A complete home inspections guide – what are they and what to expect?
Home inspections are there to help the buyer discover any problems with the home they are about to purchase. They can be commissioned either by the buyer or the seller or even by some of the top home warranty companies. During the inspection, a professional inspector will evaluate the home from top to bottom, pointing out any issues they find along the way. In our home inspections guide, we will be explaining exactly what is a home inspection, why you may want to schedule one, and what to expect from a home inspection. We will also provide you with some tips on how to find the best inspector, explain exclusions, provide you with a home inspection checklist, and much more!
What are home inspections?
In a nutshell, a home inspection represents a professional evaluation of the state of the property. This includes the entire physical structure, the state of the property’s appliances, and similar. The primary purpose of a home inspection is to discover any repairs that need to be done or replacements that need to be made. Most of the time, a home inspection is performed due to a request from the buyer, but sellers can also opt to perform a home inspection.
A home inspection allows you to fully understand what sort of home you are purchasing. One of the most common mistakes made by first-time home buyers is forgoing a home inspection and trusting the seller on their word. You may think that you are saving some money by not scheduling a home inspection, but the truth is that performing one is usually in your best interest.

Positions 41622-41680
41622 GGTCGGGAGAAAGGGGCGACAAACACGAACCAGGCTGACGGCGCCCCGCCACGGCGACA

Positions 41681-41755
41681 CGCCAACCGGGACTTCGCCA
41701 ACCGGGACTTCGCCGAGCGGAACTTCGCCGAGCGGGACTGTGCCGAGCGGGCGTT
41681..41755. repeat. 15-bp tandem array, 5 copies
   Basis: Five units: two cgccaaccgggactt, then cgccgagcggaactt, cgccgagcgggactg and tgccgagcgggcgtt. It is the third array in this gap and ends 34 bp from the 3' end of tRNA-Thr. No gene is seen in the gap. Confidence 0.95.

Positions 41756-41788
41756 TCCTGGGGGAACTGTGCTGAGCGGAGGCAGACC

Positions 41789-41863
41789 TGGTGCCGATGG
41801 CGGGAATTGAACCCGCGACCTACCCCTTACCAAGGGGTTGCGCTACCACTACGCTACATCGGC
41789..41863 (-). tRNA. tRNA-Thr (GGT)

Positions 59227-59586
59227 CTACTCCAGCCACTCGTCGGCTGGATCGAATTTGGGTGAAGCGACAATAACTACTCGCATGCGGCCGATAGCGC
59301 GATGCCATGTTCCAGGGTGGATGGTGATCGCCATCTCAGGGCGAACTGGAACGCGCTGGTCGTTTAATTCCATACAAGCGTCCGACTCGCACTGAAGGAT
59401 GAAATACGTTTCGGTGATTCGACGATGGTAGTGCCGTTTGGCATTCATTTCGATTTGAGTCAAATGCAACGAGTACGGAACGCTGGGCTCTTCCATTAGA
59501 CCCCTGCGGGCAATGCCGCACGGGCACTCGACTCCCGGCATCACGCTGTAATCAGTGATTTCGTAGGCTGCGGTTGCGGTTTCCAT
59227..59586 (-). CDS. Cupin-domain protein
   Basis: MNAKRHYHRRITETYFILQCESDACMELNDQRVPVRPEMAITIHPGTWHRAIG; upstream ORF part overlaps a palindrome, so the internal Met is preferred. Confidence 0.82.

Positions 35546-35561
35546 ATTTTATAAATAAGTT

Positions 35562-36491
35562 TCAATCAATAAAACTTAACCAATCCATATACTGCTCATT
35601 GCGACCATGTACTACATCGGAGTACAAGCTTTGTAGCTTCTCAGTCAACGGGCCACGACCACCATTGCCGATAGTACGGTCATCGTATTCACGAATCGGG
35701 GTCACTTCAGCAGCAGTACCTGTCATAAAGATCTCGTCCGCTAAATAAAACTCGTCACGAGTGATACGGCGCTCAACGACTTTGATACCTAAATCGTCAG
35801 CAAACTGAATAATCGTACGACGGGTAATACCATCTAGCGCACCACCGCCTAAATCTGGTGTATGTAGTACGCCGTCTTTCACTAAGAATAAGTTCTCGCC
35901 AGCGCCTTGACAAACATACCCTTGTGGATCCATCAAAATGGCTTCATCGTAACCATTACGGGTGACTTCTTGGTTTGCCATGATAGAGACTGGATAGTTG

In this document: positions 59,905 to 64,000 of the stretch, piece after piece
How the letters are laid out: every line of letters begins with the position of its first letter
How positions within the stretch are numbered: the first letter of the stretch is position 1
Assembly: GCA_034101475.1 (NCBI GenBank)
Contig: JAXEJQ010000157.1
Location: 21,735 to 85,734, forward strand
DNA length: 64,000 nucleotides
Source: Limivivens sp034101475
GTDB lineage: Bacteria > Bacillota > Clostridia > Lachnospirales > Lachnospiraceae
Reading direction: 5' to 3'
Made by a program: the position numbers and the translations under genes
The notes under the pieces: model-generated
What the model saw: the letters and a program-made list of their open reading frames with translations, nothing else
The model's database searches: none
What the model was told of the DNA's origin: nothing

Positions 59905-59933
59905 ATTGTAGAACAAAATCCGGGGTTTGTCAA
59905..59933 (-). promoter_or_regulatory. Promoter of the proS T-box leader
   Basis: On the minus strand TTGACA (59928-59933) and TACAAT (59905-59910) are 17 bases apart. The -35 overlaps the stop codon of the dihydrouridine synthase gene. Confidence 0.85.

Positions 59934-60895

Why do you want a home inspection?
The fact of the matter is that almost every home inspection is going to find a lot of issues in an older home, issues that may provide you with significant leverage in your negotiations. Furthermore, you will know exactly what needs to be done around the house, and you can pressure the seller to fix those things before you finalize the deal.
Another reason why you may want to schedule a home inspection is due to the fact that most home warranties do not cover pre-existing conditions. If you are buying an older home with older appliances, chances are that your home warranty policy will “chalk” any defects to pre-existing conditions. If you haven’t performed a home inspection, you have no means of proving that there were no pre-existing conditions. However, if your home inspection shows that all of your appliances are in great working order, there is nothing that home warranty companies can do to deny you coverage.
As a seller, you want to schedule a home inspection, so you know what needs to be repaired/replaced. The fact of the matter is that it is always much more cost-effective to make the repairs and replacements on your own than it is to lower the price for the buyer and have them fix everything. If you want to make the most out of your sale, you will want to fix as many things as you can before going into negotiations.